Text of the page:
Square Roots Productions’ debut spring season at the Green Note in Camden Town ended on a high note with an evening of outstanding music which exemplified the charity’s mission: to showcase both legacy artists while also offering a platform to new talent.
Bonnie Dobson and Harry Phillips were the perfect fit. And as a Canadian singer-songwriter whose recent forebears hailed from Scotland and Ireland and who played the folk clubs of Denver, Los Angeles, Chicago and, of course, New York’s Greenwich Village in the 1960s before settling in London more than 40 years ago, Bonnie is also the most perfect exemplar of SRP’s Bringing It All Back Home project, as this recent interview for the Ham & High shows. The project celebrates the music which left these islands in centuries past and fetched up on the shores of Canada and America, toing and froing across the Atlantic ever since. Our ‘special relationship’ is a musical one.
The concert, on 13 April, was a sell-out – Green Note’s intimacy is great but demand for tickets way exceeded supply – and the atmosphere was electric, attracting fans from as far afield as Belgium.
Singer-songwriter Harry Phillips opened the show, offering a preview of his debut album, English Americana. As on the album, he was backed by Alex Tinlin on keyboards and Simon Treasure on drums and percussion: a talented trio who surely made new fans. Harry’s set included ‘Back Around’, ‘Time Out Don’t Phase Me’, ‘Half Light’ and ‘Coming Home’, a beautiful and touching song written for his mother. Acknowledging the roots of Bringing It All Back Home, he closed his 45-minute set with ‘Trying to Get to Heaven’ by Bob Dylan, a song from his acclaimed 1997 album Time Out of Mind.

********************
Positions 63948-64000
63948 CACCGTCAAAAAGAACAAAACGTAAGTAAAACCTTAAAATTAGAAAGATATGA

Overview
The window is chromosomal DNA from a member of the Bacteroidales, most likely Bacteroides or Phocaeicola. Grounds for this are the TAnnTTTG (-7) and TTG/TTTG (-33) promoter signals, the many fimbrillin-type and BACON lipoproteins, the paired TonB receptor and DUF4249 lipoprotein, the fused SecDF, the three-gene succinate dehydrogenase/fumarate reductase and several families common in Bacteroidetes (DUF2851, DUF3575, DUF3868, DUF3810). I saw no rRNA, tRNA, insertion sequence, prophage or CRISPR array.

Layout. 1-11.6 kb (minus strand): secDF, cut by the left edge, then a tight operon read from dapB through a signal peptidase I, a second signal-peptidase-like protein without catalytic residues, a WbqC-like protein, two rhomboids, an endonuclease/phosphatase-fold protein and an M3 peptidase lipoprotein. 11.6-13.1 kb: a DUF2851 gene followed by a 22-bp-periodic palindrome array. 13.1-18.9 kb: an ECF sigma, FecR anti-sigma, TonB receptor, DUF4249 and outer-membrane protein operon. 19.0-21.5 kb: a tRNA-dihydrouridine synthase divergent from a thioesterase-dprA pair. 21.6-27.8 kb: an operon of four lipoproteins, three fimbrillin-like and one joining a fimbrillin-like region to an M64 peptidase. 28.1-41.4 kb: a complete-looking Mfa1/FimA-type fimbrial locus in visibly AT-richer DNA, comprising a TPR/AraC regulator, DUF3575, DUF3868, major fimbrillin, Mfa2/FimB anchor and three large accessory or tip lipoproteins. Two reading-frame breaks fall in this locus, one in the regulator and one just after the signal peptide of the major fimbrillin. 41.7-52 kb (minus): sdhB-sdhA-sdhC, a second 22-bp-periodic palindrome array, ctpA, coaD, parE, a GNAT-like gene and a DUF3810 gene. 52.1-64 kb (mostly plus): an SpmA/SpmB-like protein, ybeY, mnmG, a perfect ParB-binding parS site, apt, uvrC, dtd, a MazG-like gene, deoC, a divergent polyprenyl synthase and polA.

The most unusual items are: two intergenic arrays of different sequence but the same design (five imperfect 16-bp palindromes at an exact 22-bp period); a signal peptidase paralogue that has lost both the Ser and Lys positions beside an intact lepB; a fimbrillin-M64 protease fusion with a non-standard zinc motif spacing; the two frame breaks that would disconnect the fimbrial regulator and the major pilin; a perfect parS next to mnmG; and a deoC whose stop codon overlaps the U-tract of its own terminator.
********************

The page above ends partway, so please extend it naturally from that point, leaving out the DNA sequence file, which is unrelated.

The performance (the band was pared down for the occasion) revealed a talented singer and guitarist, Harry swapping between his beloved Martin and Fender and perfectly in sync with his fellow musicians. The three can also be heard on the new Tinlin CD, Strangely Blue.
Catch Harry now and see him on the way up: English Americana is officially launched on 4 June with a concert at Haresfoot Brewery in Berkhamsted.
Bonnie opened her set with a tipping of her metaphorical hat to the sixties solo years, ‘before I acquired my Bens’, a reference to guitarist Ben Phillipson and fiddle player Ben Paley, whose father Tom Paley (folk royalty) was in the audience. She offered three songs: ‘Long River’, a Canadian song; ‘Dear Companion’, from among the songs collected in the Appalachians by Cecil Sharp; and ‘The Klan’, an extraordinarily chilling song from the early 1950s, featured in Sing Out, variously credited to Alan Grey and Alan Arkin. The songs showed off her magnificent voice to perfection and it didn’t take much imagination to be transported back to another time and another place.
Then it was time for her ‘Boys’ to join Bonnie on Green Note’s tiny stage – those two Bens, plus bassist Tali Trow – for a musical journey (replete with anecdotes) that spanned her remarkable career and revealed the breadth of her skills as a songwriter. The set included ‘Peter Amberley’, a traditional song from Canada’s Maritime Provinces which, in the early 1960s, inspired a young Bob Dylan when he came to write the melody for ‘The Ballad of Donald White’, as well ‘V’ Le Bon Vent’, an Acadian song learned when the teenage Bonnie was a camp counsellor working children’s camps in Ontario and Quebec. It was an utterly captivating performance of light and shade, including many of her own songs: the fun and flighty ‘Come on Dancing’, the powerful and poignant ‘Who Are These Men?’, the ‘gently psychotic’ ‘Winter’s Going’, a favourite of Jarvis Cocker; and, of course, ‘Morning Dew’, written back in 1961, her first song, widely covered, and sadly still all too relevant.
It was a mesmerising performance which left the audience calling for more, despite the 11pm curfew. Check out Bonnie Dobson and Her Boys at their 8 May gig at the Apple Tree in Clerkenwell, London and on 10 June at the Kalamazoo Klub at the King’s Head in Crouch End. And don’t forget the new album, Take Me For a Walk in the Morning Dew, now also available as a limited edition LP.
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